General Society Fall Lectures Series Commence on September 9th

Tuesday, October 15th at 6.30 p.m., The Marriage of Photography and Architecture with Art Historian, Sharon Suchma

Art historian, Sharon Suchma, PhD, will explore The Marriage of Photography and Architecture. Since the birth of photography in the 19th Century, architecture has been a constant subject and well-suited partner. This talk will look at some examples of how images of human-made structures reveal more than just the structures themselves, representing exploration, construction, social conditions, lifestyle, and art movements. (Please note this lecture was rescheduled from October 8th to October 15th.)  To register, please click here.

Tuesday, October 22ndat 6:30 p.m, New York’s Original Penn Station: The Rise and Tragic Fall of an American Landmark with writer Paul Kaplan

Mr. Kaplan will recount the trials and triumphs of New York’s Original Penn Station: The Rise and Tragic Fall of an American Landmark.  For decades, Penn Station was a center of elegance and pride in New York City. In the mid-1960s, the station was tragically destroyed. The loss inspired the birth of preservation laws in the city that would save other landmarks like Grand Central.  The Original Penn Station will be available for purchase. Please note this event is now sold out.

Tuesday, October 29that 6:30 p.m,  Codex New York:  Typologies of the City with photographer, Stanley Greenberg

Codex New York: Typologies of the City is the latest book on explorations and observances about New York City by noted urban photographer Stanley Greenberg.  In conversation with Elizabeth Goldstein, President of the Municipal Art Society New York, Mr. Greenberg will discuss his book, for which the photographer undertook a walk of every block in Manhattan documenting, through his lens, those urban infrastructural features that lay hidden in plain view. Codex New York will be available for purchase. 

Tuesday, November 19th at 6.30 pm, The Central Park: Original Designs for New York’s Greatest Treasure with Cynthia S. Brenwall, Conservator and Art Historian, New York City Municipal Archives

Drawing on the unparalleled collection of original designs for Central Park in the New York City Municipal Archives, Cynthia Brenwall  will tell the story of the creation of New York’s great public park, from its conception to its completion. Her talk will be based on her recently published book, The Central Park: Original Designs for New York’s Greatest Treasure. The material in this magnificent book ranges from the original winning competition entry; to meticulously detailed maps; to plans and elevations of buildings; to intricate engineering drawings of infrastructure elements; and describes how once it opened, Central Park became an amenity to be enjoyed by all citydwellers, whatever their station in life. The Central Park: Original Designs for New York’s Greatest Treasure will be available for purchase. To register, please click here.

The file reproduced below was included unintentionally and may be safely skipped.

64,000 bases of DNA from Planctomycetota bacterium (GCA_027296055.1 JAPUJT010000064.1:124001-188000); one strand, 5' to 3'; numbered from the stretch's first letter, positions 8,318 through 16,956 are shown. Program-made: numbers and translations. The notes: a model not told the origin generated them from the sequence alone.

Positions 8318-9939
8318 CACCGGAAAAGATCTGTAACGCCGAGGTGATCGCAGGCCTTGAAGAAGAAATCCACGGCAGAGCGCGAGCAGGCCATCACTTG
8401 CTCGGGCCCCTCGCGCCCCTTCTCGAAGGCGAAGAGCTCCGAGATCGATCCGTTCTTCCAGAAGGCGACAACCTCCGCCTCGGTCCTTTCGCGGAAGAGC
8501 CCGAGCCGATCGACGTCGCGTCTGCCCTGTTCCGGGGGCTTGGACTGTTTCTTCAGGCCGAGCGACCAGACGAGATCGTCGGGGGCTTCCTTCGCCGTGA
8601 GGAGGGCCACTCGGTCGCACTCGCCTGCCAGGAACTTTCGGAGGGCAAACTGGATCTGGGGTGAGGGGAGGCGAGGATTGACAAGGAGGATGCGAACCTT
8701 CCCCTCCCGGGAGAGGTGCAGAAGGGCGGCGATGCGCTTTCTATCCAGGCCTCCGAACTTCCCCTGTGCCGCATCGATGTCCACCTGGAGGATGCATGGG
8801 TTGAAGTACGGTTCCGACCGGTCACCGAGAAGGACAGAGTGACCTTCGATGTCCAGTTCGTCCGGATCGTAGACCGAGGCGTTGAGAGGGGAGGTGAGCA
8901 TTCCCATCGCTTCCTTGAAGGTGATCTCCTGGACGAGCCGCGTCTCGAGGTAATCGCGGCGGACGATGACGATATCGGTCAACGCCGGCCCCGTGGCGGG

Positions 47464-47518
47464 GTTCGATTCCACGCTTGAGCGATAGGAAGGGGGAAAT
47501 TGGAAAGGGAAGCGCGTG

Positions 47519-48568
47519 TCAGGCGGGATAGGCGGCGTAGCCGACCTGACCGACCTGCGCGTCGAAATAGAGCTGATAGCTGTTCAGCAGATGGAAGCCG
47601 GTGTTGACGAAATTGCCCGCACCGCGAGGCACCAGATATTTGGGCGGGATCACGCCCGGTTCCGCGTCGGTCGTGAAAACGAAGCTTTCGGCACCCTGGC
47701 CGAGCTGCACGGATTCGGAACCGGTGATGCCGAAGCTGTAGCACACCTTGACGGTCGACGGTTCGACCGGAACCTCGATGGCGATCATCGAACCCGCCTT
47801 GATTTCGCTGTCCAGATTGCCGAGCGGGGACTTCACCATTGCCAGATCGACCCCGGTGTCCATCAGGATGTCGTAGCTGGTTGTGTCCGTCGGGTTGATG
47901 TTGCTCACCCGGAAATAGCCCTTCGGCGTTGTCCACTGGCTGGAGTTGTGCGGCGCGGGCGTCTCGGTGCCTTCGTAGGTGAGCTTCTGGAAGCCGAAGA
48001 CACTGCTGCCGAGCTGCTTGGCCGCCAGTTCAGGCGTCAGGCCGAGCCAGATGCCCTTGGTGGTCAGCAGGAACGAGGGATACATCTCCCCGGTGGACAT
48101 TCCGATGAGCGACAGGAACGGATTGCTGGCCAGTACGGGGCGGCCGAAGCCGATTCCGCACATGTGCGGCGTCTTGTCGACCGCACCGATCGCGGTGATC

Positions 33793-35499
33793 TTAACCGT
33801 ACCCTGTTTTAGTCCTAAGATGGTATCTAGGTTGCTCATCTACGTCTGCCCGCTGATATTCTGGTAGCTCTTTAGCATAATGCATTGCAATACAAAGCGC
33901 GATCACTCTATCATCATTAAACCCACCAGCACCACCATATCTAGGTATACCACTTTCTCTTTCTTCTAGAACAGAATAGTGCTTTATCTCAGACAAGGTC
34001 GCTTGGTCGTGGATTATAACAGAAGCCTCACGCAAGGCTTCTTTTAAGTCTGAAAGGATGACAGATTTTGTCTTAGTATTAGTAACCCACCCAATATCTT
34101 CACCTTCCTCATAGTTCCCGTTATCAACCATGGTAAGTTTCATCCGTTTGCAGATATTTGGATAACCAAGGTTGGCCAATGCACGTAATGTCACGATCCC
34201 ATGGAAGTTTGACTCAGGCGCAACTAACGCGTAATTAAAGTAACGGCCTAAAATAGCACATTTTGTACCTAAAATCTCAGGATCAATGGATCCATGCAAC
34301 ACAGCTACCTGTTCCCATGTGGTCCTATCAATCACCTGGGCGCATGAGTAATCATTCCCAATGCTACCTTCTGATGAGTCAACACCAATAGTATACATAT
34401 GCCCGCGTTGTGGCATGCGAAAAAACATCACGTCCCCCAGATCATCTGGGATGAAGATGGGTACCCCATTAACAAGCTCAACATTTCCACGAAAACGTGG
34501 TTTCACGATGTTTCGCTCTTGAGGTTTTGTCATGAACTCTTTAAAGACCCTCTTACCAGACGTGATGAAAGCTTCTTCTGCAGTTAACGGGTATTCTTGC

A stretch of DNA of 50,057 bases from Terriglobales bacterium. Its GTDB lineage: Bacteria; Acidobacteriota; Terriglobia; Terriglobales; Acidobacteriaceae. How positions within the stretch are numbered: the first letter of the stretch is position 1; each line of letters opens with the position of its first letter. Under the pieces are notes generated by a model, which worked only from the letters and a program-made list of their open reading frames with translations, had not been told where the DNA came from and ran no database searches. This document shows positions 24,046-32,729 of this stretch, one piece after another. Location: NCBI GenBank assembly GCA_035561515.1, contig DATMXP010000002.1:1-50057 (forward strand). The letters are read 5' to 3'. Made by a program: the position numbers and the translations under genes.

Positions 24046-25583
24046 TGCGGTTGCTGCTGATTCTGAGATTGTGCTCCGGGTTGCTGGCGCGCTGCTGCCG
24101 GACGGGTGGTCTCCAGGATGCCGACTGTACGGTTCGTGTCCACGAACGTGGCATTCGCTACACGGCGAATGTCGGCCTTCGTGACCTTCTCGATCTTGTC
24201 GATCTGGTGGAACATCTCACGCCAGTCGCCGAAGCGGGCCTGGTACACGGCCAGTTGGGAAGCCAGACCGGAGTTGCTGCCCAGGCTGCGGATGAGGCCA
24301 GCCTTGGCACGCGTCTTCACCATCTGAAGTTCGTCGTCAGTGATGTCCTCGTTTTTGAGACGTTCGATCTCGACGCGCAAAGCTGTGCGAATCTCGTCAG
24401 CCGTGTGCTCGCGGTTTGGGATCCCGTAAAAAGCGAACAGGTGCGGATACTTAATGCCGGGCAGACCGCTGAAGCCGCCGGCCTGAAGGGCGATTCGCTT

Tuesday, November 26th at 6.30pm, Baroque Virtuosity with Kinga Augustyn, Christopher Morrongiello, Rebecca Pechefsky and Lukas Wronski

A musical evening with a program of virtuosic works by European composers spanning close to 200 years, from the very early Baroque music of Diomese Cate to the late Baroque/Early Classical period music of Antonio Soler. The evening will include a short talk by violin maker Lukas Wronski on the history of string making. Featuring Kinga Augustyn on Baroque Violin; Christopher Morrongiello, Archlute, Baroque Guitar and Lute; and Rebecca Pechefsky, Harpsichord. This concert is a part of the XXI Chopin & Friends International Festival, please click here for more information on the festival.  To register, please click here.

Tuesday, December 3rd at 6.30pm, Hammer & Homework/Auction and Education: the Impact of Connoisseurship and Provenance on the Valuation of Works of Art with Ann-Marie Richard, Sotheby’s Institute of Art, Director, MA Fine and Decorative Art and Design.

Ann-Marie Richard will discuss how the intersection of connoisseurship, conservation and provenance impacts the value of collections within the categories of fine art, decorative arts and design. Ms. Richard will also briefly describe the history of the Institute of Art program and what her role entails. The institute began as a small connoisseurship program at Sotheby’s in 1969, borne out of necessity to train auction house specialists. The institute has now evolved to be at the vanguard of art professional business education and object based learning. To register, please click here.

The Lectures start at 6:30 pm in The General Society Library, 20 West 44th Street, New York City.  Reception to follow. 

This program is supported, in part, by public funds from the New York City Department of Cultural Affairs, in partnership with the City Council.